Argument analysis: Justices struggle to read “tea leaves” in Congress’s slipshod drafting of Patent Act provisions for inter partes review
on Apr 26, 2016 at 10:24 am
The oral argument yesterday in Cuozzo Speed Technologies v. Lee did not clarify much about the case, but it did suggest that the Justices will not be composing a paean to the deftness of congressional drafting. All who spoke seem mystified that Congress could pass such an important piece of legislation with no attention to some of the most basic questions that it poses for the courts and agency that must implement it.
The case involves “inter partes review,” a new procedure for dealing with dubious patents adopted in the 2011 Leahy-Smith America Invents Act. Instead of waiting for a court to resolve a suit attempting to enforce a dubious patent, a competitor can take the patent straight back to the Patent and Trademark Office (PTO) and institute a proceeding to have the patent cancelled there. The statute creates a new entity in the PTO, the Patent Trial and Appeal Board (PTAB) to rule on them.
What Congress did not mention, though, was the standard for assessing the validity of the challenged patents. Before it issues a patent, the PTO considers applications under a “broadest reasonable interpretation” (“BRI”) standard: if the broadest reasonable interpretation of the application’s claims conflicts with prior inventions, the patent will not issue; the applicant typically amends the claims to avoid the prior art and tries again. In litigation, courts apply an “ordinary meaning” standard: if the ordinary meaning of the claims brings them into conflict with prior inventions, then the claims are invalid and the patent is invalidated. The PTAB has decided that it should use the BRI standard in inter partes review proceedings, just as the PTO traditionally has used that same standard in assessing applications. Applying that standard, it has been aggressive in invalidating a large share of the patents that it has evaluated.
Patent holders, predictably, are upset at a system that has shifted the terms of engagements away from courts and into an agency that has shown itself so quick to retract patents. They argue that the PTO should apply the same ordinary-meaning construction that always has been the standard for cancellation of a patent that already has issued. As a matter of process, they point out that it makes little sense to apply the BRI standard in a post-issuance context, in which the patent holder no longer has the free ability to amend claims to resolve concerns about potential overreaching. Defendants (and the PTO), on the other hand, view the process as an extension of the traditional process of examining applications, with application of the traditional BRI standard the only logical outcome.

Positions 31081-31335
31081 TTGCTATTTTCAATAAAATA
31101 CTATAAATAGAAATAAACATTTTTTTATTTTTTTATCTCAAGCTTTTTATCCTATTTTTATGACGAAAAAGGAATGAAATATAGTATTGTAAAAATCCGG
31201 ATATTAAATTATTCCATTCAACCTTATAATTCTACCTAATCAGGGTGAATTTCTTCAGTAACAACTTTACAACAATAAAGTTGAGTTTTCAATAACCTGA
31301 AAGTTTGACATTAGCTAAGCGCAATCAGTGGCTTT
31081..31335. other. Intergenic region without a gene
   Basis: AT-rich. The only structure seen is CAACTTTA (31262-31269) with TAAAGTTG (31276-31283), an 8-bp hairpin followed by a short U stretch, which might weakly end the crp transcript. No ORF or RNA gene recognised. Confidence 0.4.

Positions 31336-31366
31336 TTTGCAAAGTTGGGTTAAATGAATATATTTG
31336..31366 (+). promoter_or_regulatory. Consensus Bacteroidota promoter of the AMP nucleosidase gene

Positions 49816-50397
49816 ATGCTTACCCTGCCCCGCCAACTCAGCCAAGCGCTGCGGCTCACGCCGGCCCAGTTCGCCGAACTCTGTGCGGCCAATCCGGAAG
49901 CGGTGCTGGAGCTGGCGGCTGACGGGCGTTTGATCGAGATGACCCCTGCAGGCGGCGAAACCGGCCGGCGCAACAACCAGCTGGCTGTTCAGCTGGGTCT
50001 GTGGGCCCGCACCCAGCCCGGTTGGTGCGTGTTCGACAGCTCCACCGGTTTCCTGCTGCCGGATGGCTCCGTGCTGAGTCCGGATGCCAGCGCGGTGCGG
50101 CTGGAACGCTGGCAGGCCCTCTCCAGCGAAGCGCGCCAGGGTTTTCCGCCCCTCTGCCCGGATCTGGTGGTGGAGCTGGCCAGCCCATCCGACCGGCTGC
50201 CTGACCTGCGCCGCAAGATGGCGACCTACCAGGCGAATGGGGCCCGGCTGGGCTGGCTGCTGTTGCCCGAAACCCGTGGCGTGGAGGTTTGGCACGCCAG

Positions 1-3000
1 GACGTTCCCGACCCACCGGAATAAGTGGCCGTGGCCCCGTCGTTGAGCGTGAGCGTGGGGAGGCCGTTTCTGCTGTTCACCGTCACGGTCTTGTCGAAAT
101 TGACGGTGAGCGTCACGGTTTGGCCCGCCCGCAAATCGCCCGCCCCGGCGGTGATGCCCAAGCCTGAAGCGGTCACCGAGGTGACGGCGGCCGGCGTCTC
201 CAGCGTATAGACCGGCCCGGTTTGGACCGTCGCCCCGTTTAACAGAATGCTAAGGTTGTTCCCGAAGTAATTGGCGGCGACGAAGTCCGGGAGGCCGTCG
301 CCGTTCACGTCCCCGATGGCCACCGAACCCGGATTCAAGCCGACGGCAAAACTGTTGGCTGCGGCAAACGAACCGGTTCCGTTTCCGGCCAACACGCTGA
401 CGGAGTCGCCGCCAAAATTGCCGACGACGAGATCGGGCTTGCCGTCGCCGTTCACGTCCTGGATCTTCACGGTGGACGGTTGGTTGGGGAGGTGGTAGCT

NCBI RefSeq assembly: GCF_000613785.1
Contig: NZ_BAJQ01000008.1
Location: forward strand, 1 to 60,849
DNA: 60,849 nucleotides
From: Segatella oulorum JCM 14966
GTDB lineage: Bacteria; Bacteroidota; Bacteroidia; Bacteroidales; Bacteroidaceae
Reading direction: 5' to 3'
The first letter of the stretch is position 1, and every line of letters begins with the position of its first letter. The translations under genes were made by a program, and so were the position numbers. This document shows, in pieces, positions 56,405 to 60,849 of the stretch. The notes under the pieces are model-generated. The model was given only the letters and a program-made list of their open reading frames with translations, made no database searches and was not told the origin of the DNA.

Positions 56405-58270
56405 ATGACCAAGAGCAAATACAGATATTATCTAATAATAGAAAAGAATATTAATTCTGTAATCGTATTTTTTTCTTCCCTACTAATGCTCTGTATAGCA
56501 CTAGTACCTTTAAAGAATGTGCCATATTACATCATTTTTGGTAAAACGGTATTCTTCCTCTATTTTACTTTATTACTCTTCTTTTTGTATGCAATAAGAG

The argument was dominated by the sense that Congress has offered no guidance whatsoever as to which vision of the process makes the most sense. As Justice Elena Kagan suggested early on, “if I look at the statute, I mean, it just doesn’t say one way or the other. So we’re a little bit reading tea leaves, aren’t we?”
Listening to Garrard Beeney arguing (on behalf of patentholder Cuozzo Speed) for an ordinary-meaning standard, Justice Stephen Breyer offered an extended soliloquy in the same vein about the difficulty in choosing between alternate readings of the statute.
You could look at this new law as trying to build a little court proceeding. If I thought it was just doing that, I would say you were right. But there is another way to look at it. And the other way to look at it … is that there are these … patent trolls, and that the Patent Office has been issuing billions of patents that shouldn’t have been issued; I overstate, but only some. And what happens is some person in business gets this piece of paper and looks at it and says, “Oh my God, I can’t go ahead with my invention.”